So if you’re a gameplay first kind of person, I wouldn’t recommend this one. But if you’re willing to overlook some flaws in service of an overall story experience, then Never Alone is fantastic, with a lot to teach you, a great story, and absolutely beautiful graphics (and, of course, the fox is adorable).

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Under Rose-Tainted Skies by Louise Gornall

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I’ve finally found it. A book about mental illness that doesn’t a) romanticise mental illness, b) ignore actual ways of treating mental illness like therapy and medication, or c) have the character overcome her mental illness because of the healing power of love.

Norah suffers from a myriad of mental illnesses, including agoraphobia and OCD, and has barely left her house in years. But when her mom has to go away for the weekend for work, and the Helping Hands guy leaves all Norah’s groceries on the porch, out of reach, she’s helped, embarrassingly enough, by her new neighbor, Josh. And then Josh keeps coming back to chat.

There’s so much to love about this book. First of all, its portrayal of anxiety. Under Rose-Tainted Skies is an “own voices” novel, with author Louise Gornall putting a lot of her own experiences into the novel, and it really shows. The racing, escalating thoughts. The oh-so-convincing irrationality of it. It’s so convincing and realistic and makes Norah incredibly sympathetic. It’s so convincing, in fact, that I would warn readers with anxiety to be cautious while reading, as it pulls you into Norah’s anxiety attacks with her.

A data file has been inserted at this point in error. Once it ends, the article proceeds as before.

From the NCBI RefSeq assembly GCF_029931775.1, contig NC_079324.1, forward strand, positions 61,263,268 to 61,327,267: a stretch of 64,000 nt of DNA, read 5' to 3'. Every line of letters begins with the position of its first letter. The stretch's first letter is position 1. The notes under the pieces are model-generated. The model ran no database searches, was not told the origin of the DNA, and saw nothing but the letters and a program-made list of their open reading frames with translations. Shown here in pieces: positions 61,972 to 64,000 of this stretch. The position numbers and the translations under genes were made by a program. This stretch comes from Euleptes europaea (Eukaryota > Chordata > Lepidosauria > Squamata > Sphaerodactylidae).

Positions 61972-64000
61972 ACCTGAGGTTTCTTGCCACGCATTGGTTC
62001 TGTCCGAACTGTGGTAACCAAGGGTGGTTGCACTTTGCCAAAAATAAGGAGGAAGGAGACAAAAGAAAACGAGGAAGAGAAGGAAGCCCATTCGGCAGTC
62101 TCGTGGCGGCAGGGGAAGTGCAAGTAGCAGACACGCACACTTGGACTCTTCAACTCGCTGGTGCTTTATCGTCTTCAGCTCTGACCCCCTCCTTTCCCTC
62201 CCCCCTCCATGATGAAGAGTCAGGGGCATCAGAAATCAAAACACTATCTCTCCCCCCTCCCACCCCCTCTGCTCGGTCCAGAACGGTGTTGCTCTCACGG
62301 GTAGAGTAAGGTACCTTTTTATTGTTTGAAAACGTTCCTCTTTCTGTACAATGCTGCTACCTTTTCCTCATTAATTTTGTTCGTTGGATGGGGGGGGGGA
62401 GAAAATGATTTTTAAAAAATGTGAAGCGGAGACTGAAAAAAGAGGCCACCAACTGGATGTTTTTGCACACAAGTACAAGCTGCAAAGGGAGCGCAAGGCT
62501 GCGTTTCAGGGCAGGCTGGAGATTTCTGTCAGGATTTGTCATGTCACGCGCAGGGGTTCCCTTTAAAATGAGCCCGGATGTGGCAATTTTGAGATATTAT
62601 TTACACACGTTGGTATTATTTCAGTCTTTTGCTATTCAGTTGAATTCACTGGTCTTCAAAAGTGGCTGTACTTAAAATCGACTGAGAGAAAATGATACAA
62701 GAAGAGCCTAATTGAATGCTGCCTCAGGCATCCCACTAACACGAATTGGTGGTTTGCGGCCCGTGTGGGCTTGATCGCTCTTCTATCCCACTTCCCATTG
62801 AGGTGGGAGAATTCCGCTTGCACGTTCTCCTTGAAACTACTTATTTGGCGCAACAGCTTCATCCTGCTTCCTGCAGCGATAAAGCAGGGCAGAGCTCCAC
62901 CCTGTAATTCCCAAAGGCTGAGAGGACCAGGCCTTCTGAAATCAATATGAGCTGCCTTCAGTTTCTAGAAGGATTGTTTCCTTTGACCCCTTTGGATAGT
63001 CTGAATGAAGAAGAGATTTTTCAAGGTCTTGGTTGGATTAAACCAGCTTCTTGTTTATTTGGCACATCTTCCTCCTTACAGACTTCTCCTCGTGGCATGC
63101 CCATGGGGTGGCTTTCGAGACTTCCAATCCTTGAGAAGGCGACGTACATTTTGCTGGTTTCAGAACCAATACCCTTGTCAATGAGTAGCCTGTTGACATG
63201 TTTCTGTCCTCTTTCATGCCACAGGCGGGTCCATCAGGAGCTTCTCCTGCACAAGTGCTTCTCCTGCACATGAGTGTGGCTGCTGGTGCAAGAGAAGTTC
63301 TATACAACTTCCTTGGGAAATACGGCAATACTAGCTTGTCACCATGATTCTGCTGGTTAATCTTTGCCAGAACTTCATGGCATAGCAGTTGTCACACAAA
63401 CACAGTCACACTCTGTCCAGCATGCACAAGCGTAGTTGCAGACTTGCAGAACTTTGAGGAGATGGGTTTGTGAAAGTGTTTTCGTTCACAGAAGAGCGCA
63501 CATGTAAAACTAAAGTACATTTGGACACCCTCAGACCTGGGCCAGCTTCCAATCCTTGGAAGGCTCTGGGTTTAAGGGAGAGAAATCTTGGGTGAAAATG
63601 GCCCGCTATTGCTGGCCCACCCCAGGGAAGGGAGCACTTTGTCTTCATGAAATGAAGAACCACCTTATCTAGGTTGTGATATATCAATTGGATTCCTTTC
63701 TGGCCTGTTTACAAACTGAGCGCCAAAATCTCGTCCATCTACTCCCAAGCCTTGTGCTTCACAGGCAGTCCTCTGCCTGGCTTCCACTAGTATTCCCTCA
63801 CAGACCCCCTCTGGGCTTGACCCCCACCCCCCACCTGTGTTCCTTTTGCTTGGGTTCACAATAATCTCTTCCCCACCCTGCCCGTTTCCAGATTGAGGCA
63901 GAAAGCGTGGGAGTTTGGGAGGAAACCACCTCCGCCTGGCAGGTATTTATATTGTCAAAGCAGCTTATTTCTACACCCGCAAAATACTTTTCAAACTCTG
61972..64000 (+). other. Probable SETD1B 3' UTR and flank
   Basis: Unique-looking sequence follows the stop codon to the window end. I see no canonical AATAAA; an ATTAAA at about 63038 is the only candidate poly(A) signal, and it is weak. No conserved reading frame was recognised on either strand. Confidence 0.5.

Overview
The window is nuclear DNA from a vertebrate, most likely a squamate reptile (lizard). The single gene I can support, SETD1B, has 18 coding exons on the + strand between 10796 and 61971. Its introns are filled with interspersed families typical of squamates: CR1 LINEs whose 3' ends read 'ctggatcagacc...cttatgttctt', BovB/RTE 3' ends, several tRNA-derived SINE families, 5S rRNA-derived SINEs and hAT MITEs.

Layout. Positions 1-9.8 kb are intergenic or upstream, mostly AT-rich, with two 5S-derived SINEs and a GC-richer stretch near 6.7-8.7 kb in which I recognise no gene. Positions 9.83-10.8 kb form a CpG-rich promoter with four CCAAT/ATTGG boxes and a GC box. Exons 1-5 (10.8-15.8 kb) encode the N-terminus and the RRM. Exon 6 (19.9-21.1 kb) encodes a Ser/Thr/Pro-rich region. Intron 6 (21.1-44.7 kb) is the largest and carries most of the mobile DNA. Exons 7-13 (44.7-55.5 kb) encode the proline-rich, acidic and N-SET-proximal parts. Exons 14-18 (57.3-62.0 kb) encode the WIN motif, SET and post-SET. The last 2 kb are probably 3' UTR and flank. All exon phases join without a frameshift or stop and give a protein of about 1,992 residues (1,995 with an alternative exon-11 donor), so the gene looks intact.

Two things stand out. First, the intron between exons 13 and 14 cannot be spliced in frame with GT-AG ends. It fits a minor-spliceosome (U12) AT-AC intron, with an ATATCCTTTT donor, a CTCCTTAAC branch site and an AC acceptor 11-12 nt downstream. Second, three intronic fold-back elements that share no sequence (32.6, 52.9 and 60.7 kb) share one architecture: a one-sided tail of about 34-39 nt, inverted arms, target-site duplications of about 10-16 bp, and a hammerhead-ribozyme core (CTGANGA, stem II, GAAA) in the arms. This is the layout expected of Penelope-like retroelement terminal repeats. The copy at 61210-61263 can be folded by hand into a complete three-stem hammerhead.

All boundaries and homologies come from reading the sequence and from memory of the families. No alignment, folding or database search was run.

Under Rose-Tainted Skies is a romance, but the relationship is also great. Josh is sympathetic and understanding, but he still makes mistakes. And although Norah likes him a lot, but that isn’t enough to inspire her to “get over” her problems.